Study abroad opportunities offer college students a chance to build their resume before they enter the workforce.
No one knows this better than Mitchell Peeler, an undergraduate at the University of Kentucky College of Engineering-Paducah extended campus. He traveled with nine other students and engineering professor Jeffrey Seay in May to Cameroon, Africa, as a part of a Global Service Learning in Engineering class.
For Peeler, who will be a senior this fall, this was his second trip to the sub-Saharan country.
"I've been to several job fairs. When they see (Cameroon) on my resume, it sets you apart from others in the room," he said.
Seay's students are involved in ongoing research in sustainable biofuels in partnership with the African Centre for Renewable Energy & Sustainable Technology (ACREST), a non-governmental organization that maintains a technology center and workshop in the village of Bangang in rural Cameroon.
ACREST has worked with various U.S. universities, including UK and Purdue, to develop low-cost, sustainable solutions to improve the standard of living in underdeveloped regions of Africa.
"For the most part, as a college student, your goal is to impress a professor for a grade," Seay said. Having these experiences abroad, he said, makes students more attractive to a prospective employer.
"All companies these days are globally active. Having this on their (student's) resume says 'I have a passport. I'm not afraid to navigate in an unfamiliar environment.' These are real, tangible benefits to an employer," Seay said.
The UK College of Engineering has been a partner with ACREST since 2011. The first student trip to Bangang was in May 2012, focused on exploration of the area and its resources. The trip was funded through private donations.
UK research students weren't able to travel to Africa in 2013 because the program did not have the necessary funds, Seay said, but in 2014, an anonymous donor helped them pay airfare for a second trip. The program currently has enough money left from the anonymous donation to send a small group back to Cameroon in 2015, he noted.
In May, the team was successful in producing biodiesel for a basic utility vehicle (BUV), which is essentially a three-wheeled farm cart built from junkyard car parts and powered by a diesel motor.
Because it is too costly for anyone who lives in the village to own a vehicle, ACREST rents the vehicle to villagers at a low cost. This is especially important during harvest time, Seay said, as villagers can get their crops to market faster.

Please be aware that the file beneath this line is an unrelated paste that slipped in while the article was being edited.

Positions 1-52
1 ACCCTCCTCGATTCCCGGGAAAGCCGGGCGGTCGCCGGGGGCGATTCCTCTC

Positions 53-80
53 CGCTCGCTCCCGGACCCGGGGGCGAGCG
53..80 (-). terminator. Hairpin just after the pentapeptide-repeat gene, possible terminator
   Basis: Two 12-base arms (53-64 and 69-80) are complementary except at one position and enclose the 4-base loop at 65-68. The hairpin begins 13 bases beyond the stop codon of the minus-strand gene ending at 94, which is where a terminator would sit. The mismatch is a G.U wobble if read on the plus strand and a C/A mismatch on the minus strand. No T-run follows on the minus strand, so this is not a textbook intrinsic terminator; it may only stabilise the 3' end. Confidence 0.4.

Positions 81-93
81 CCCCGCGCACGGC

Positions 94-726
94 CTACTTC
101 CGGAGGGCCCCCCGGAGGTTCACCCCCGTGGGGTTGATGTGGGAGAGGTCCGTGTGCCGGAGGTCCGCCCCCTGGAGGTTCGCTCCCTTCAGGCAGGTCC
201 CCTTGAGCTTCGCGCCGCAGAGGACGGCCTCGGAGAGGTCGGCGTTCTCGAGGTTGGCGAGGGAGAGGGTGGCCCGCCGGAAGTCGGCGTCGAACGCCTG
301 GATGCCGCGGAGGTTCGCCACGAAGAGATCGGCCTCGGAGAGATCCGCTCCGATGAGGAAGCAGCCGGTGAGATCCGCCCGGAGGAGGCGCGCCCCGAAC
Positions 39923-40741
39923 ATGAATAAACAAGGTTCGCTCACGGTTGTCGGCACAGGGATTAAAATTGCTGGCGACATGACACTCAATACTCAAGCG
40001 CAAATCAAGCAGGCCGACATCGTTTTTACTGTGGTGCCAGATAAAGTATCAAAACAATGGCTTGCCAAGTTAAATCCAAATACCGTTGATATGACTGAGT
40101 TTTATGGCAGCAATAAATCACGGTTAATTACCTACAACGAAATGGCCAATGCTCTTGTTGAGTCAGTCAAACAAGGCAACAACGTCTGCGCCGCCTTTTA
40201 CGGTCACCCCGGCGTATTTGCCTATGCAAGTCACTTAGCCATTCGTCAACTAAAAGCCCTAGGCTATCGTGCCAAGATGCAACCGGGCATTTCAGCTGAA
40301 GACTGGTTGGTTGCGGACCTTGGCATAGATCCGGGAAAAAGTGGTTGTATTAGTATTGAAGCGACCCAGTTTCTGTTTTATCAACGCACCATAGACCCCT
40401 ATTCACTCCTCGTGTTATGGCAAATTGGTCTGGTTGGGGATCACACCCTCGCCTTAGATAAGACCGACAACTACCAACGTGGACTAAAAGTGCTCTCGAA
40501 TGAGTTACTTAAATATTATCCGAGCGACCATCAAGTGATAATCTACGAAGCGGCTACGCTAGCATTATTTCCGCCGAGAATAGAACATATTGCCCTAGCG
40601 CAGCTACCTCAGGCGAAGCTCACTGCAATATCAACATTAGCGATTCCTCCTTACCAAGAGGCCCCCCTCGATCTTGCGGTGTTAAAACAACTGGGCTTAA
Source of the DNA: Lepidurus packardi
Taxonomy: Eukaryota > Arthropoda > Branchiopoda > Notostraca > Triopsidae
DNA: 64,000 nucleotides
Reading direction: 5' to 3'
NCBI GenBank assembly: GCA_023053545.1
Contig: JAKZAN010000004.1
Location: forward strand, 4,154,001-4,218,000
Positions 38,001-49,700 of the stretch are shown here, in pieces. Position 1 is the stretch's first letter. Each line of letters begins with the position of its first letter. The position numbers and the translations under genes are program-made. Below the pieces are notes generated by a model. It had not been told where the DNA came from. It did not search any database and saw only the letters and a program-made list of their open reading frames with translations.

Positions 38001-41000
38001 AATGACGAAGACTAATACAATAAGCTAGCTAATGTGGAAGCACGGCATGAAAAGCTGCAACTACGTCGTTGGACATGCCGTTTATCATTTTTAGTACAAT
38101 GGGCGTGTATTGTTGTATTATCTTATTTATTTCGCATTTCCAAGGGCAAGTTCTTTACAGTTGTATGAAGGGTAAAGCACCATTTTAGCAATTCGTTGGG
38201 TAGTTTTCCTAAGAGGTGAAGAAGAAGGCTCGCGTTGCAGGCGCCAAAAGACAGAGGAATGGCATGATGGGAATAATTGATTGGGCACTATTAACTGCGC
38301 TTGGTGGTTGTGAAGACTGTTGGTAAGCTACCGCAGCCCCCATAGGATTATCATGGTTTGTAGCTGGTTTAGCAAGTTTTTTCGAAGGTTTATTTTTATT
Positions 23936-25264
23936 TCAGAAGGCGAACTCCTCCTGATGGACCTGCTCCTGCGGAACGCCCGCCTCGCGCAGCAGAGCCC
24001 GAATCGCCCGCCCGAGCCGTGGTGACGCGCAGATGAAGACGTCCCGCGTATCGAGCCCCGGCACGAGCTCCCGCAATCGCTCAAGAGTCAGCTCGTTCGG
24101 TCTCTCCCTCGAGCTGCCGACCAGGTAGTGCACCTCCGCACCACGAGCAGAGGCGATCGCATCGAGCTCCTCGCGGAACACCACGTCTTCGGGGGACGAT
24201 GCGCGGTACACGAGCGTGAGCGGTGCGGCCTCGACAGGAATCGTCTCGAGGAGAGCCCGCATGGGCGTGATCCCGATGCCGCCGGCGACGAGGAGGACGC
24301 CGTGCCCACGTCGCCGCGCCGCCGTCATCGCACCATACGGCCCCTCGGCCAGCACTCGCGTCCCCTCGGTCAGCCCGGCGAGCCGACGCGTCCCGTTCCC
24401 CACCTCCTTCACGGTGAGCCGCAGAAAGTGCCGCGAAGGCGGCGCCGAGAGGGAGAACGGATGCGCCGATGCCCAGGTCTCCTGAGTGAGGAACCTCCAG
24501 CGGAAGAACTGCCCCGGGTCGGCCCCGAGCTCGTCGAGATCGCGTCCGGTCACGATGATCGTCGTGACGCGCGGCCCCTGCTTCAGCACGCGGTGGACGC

"To bring their crops to Chong, the nearest big city, it'd take all day to carry or pull in a cart," Seay explained.
Unlike making biodiesel in the U.S., the process in Cameroon is powered by a wood fire, has no electronic controls and is built from used oil drums and sheet metal.
"We want to make this as sustainable as possible," said Bradley Butler, a mechanical engineering graduate student who helped build biodiesel reactors in Cameroon.
It took the students three days to build two reactors in Cameroon. With only one welding machine available and the nearest store a half day's ride away, it was a slow pace.
"The pace of life is very different," Seay said. "As Americans, we're used to getting things right away. If we want to know something, we look it up on the Internet. If we want to buy something, we get it in town or order it on Amazon and overnight it."
Instead, if you need a part or to buy a product, he said, "it's going to take all day or maybe two. We're used to getting in the car to go to the store to buy one item. You can't do that in Africa. That's why the students have to go there," Seay said. "Whatever misconceptions they might have had about Africa go out the window."
Biodiesel is made from castor oil, methanol and lye. Each reactor can make five gallons of fuel per batch. Because there is no gas station in the village, having a local source of fuel is important, Seay said.
Having built a reactor prototype and conducted experiments in the lab at UK-Paducah, the students knew the end product would work as a fuel, but seeing the BUV running on their biodiesel for the first time was something Peeler won't ever forget.
"It was awesome," he said. "We gave them something that was completely unthought of before we got there."
Other students who participated in the study abroad trip were Max Croft, chemical engineering; William Croft, chemical engineering; Keaton Johnson, chemical engineering; Chandni Joshi, chemical engineering; Kyle Lewis, mechanical engineering; Christina Willett Trammell, chemical engineering; Sarah Willett, a Marshall County graduate and incoming chemical engineering freshman; and Zac Watson, mechanical engineering.
Seay said the college will continue its partnership in Cameroon, helping maintain the reactors and collecting data on the amount of biofuel ACREST is making and its impact on the local community.
Contact Carrie Dillard, a Paducah Sun staff writer, at 270-575-8657.
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